How to Roast a Turkey Ahead


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Don’t want to worry about roasting a whole turkey on Thanksgiving? Whole turkey or turkey breast can be roasted and carved ahead and reheats beautifully with these easy instructions. No one will ever know you didn’t cook it right before serving! roasted turkey sliced in a white baking dishAt the heart of any great Thanksgiving or Christmas meal is a beautiful roasted turkey. But the reality is that a whole turkey takes up a lot of space on the big day. If you roast and carve the turkey a day ahead, you can free up your oven and fridge for all of those beautiful side dishes. Not to mention that you save yourself all of guesswork over timing when it comes to serving the big meal.

The recipe below includes the straightforward method I’ve used for years to roast my turkey the day before Thanksgiving and includes a few new tricks that I learned when testing this method (including rubbing the pan with butter before reheating).

All of the credit for this idea goes to my mom. She says that her mom roasted turkey this way too. They both did most of the holiday meal work early in the week, and relaxed on the holiday. My memories of Thanksgiving as a kid are not of my mom running around trying to cook everything. Most of my Thanksgiving memories involve us going for walks as a family, playing games, watching movies, and doing the last minute tasks of setting the table and pouring drinks. 

sliced roasted turkey in a baking dish

Roasting turkey ahead has always made sense to me, and it’s incredibly easy. Here’s how to do it.

Why Roast Turkey Ahead

  • Timing – No need to worry about the turkey taking longer to cook than you thought and delaying your meal. 
  • Low Pressure – Carving a turkey is a bit of a project, but even more so with an audience. There’s so much pressure when well-meaning guests are peering over your shoulder! Doing it a day ahead means you can take your time. (It also means you can pull up a carving tutorial on YouTube. No shame in that game.)
  • Save Space – A roasted-ahead and fully carved turkey takes up WAY less space in your fridge than a whole bird. 
  • Less Mess – Roasting a whole turkey is messy. There’s roasting dishes to wash and a carcass to make into stock and dispose of. Roast it ahead and don’t add one more thing to your clean-up list after the meal.
  • A Chance to Doctor – In the recipe below you’ll find all of my tips for doctoring your turkey before you reheat it. Add a bit of salt if it’s under seasoned. Add a squeeze of fresh lemon juice to brighten the flavors. You can even re-crisp the skin under the broiler to get a nice golden brown color.

roasted turkey on a roasting rack

Step 1: Roast and Rest Turkey

Use any recipe or method for roasting your turkey. You can keep it simple or use a brine. Be sure that the turkey is cooked well to the proper temperature (see below) so that it is moist and tender. Then, perhaps most importantly, let the turkey rest for a full 40 to 50 minutes so that the juices have time to distribute throughout the meat.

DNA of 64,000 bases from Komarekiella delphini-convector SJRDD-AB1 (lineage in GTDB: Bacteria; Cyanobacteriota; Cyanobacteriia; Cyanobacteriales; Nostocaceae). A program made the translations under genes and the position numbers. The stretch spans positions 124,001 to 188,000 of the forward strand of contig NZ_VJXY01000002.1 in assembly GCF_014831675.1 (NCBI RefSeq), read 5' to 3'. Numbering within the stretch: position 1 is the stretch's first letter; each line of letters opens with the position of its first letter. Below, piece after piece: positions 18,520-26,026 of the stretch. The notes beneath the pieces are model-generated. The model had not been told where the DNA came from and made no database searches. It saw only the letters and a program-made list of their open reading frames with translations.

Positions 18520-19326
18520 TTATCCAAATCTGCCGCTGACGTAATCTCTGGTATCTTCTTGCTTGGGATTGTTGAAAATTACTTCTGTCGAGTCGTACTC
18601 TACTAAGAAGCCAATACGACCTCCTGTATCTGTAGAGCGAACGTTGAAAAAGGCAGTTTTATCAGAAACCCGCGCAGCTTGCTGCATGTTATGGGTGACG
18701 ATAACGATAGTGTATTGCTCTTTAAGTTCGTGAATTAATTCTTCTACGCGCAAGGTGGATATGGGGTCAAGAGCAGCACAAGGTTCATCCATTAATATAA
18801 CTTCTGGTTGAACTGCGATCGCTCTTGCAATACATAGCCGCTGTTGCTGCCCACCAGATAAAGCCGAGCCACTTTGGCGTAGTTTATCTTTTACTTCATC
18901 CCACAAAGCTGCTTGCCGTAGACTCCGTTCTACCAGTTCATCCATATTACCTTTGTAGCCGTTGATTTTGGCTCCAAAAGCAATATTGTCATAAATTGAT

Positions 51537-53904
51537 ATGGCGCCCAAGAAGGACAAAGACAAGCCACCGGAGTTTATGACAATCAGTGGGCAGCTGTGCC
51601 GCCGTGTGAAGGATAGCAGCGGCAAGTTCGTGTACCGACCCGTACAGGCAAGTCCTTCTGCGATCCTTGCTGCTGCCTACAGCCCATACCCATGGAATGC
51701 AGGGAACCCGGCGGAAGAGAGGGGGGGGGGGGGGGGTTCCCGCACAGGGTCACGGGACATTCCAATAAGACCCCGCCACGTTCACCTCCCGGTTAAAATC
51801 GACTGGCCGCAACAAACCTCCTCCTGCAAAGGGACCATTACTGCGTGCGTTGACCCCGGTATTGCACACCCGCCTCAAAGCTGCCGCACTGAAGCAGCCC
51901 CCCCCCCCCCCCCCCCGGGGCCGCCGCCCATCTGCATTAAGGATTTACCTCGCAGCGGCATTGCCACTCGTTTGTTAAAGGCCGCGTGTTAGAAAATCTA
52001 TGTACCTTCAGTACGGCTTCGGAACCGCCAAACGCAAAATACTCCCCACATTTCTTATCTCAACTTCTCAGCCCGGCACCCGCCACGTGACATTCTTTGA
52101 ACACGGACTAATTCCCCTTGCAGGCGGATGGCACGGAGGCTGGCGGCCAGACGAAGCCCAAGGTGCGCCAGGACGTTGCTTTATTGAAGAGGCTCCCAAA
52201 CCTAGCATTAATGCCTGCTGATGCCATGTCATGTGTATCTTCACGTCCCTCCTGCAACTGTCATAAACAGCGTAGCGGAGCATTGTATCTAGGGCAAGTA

Letting your turkey rest is one of the most essential steps to ensuring moist turkey meat. I find this to be one of the biggest advantages of roasting the turkey ahead. Since you’re not rushing to get the meal on the table, you can let that bird rest for a good long time. 

Step 2: Carve

As noted above, use your favorite method for carving the turkey. You want most of the slices to be a similar thickness so they reheat evenly. You’ll need to slice the meat off the drumsticks and wings (rather than keeping them whole), since pieces with the bone in will take much longer to reheat than sliced breast meat. 

Step 3: Arrange and Refrigerate

Rub an oven-safe (and broiler-safe) casserole or serving dish with softened butter. Arrange sliced turkey in dish. You can serve the turkey right out of this dish if you’d like, so take the time to make it look the way you would like it to look when served. Leave the skin facing up so that it can be easily crisped under the broiler. 

Cover the dish tightly with foil and refrigerate for up to 24 hours.

Step 4: Reheat

When you’re nearly ready to serve the turkey, lightly season the turkey with some salt and pour a small amount of stock around the sides of the dish. Cover tightly with foil and bake at 350°F / 177°C for 15 to 20 minutes. 

Step 5: Broil

If you’d like to crisp the turkey skin, turn on the oven’s broiler and broil just until crisp, 4 to 5 minutes. This is totally optional. 

Season the Turkey after Carving (if needed)

One of the biggest advantages to roasting the turkey ahead is the chance to add extra seasoning to the meat after roasting. Even if you brined your turkey, the brine may not have reached all the way to the meat that is closest to the bone (this is a particular problem with the thickest part of the breast meat). Last-minute seasoning to the rescue! Just before you reheat the turkey, taste a piece. If it tastes like it could use a bit more flavor, sprinkle salt between the slices right before reheating. It works like magic to bring more flavor throughout all of the slices of turkey.

Want the House to Smell Like Turkey on Thanksgiving?

I love the house to smell like roasting turkey all day on Thanksgiving even though I never roast the turkey on the holiday. So use Thanksgiving day to make stock! Save all the bones from your carved turkey and simmer them on the stovetop in the hours before guests arrive for the Thanksgiving meal. The house will smell cozy and amazing even though the real work is already done. Want more tips? Check out how to make turkey stock.